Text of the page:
My Take
PUBLISHED : Monday, 04 November, 2013, 5:21am
UPDATED : Monday, 04 November, 2013, 5:21am

The hypocrisy of Big Brother parents


Alex Lo is a senior writer at the South China Morning Post. He writes editorials and the daily “My Take” column on page 2. He also edits the weekly science and technology page in Sunday Morning Post.

I have an ongoing debate over pervasive American electronic surveillance with an American-Israeli friend who is also a Hong Kong permanent resident. He is all gung-ho over the absolute need - indeed, complete legitimacy - of such surveillance, which we now know not only targets foreign terrorist suspects, but random US citizens, US allies and their own citizens as well.

My friend is in a unique position to understand these things because he was in the Israeli military in his younger days, and was trained in, of all things, signals intelligence and interception. Despite denial, I have often wondered if he wasn't a Mossad agent, a tantalising mystery to our acquaintance. He has lived a long time in all three places of which he is a citizen or resident - and also the mainland - so he understands their domestic politics as well.

Given his background, I completely dismissed his arguments. However, I am having second thoughts after reading how parents spy on their children's online activities. If you can do it to your kids, why can't Big Brother do it to you?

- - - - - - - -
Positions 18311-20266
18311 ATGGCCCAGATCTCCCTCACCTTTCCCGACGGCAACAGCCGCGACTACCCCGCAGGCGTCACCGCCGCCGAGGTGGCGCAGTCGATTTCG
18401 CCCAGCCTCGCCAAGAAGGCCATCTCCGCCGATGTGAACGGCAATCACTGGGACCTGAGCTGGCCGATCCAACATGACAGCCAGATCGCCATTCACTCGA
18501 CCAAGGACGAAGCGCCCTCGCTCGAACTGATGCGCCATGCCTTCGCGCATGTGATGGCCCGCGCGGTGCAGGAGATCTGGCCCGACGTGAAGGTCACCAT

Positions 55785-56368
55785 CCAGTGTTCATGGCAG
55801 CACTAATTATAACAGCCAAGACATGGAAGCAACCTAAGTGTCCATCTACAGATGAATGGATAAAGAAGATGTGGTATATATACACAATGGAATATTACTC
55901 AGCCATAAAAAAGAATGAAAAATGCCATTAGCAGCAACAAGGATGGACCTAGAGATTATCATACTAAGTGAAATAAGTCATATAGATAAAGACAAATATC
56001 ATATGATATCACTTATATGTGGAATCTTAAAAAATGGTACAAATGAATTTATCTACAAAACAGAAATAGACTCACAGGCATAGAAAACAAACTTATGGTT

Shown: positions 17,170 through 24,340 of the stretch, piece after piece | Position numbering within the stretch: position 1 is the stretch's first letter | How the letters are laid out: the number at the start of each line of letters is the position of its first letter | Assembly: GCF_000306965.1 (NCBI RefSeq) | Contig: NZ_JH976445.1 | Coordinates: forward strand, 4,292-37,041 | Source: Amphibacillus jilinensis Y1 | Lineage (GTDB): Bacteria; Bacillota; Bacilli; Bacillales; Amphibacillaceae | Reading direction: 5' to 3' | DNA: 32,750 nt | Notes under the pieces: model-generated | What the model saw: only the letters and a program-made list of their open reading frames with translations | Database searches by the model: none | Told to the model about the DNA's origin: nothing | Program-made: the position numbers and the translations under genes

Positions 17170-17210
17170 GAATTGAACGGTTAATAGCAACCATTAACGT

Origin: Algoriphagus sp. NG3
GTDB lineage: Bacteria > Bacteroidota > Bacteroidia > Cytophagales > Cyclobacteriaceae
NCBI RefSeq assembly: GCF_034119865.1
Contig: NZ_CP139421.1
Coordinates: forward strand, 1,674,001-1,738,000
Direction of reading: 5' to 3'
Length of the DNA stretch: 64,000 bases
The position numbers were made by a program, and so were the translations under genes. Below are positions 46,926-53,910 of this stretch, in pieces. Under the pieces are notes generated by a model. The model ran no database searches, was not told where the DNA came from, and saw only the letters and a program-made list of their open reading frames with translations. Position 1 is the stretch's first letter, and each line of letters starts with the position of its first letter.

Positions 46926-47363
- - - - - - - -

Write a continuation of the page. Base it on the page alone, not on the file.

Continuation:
Yes you can, even if you are an IT moron. For just US$99, you can download a fully automatic spyware programme from a US website that can monitor your kids down to single keystrokes and send instant reports to your computer. But, should you do it as a parent? My wife and I high-fived each other when I told her about the spyware; no second thoughts or hesitation there! If you spy on your kids for their own good, how can you condemn a government for spying on its citizens and others - for their own protection? Would it not be morally inconsistent?

Of course, a parent may be less abusive of his monitoring power than a government. But that's an argument for restraint and responsibility, not against surveillance per se.

I don't think there is a definitive answer for or against state surveillance. But you can at least take a stand that is morally consistent - as parent and citizen. If you think your children deserve their own space and privacy, then you would probably be inclined to oppose obtrusive and pervasive government surveillance.

But if you spy on your kids without hesitation, you probably have no moral ground to condemn governments for doing it either.


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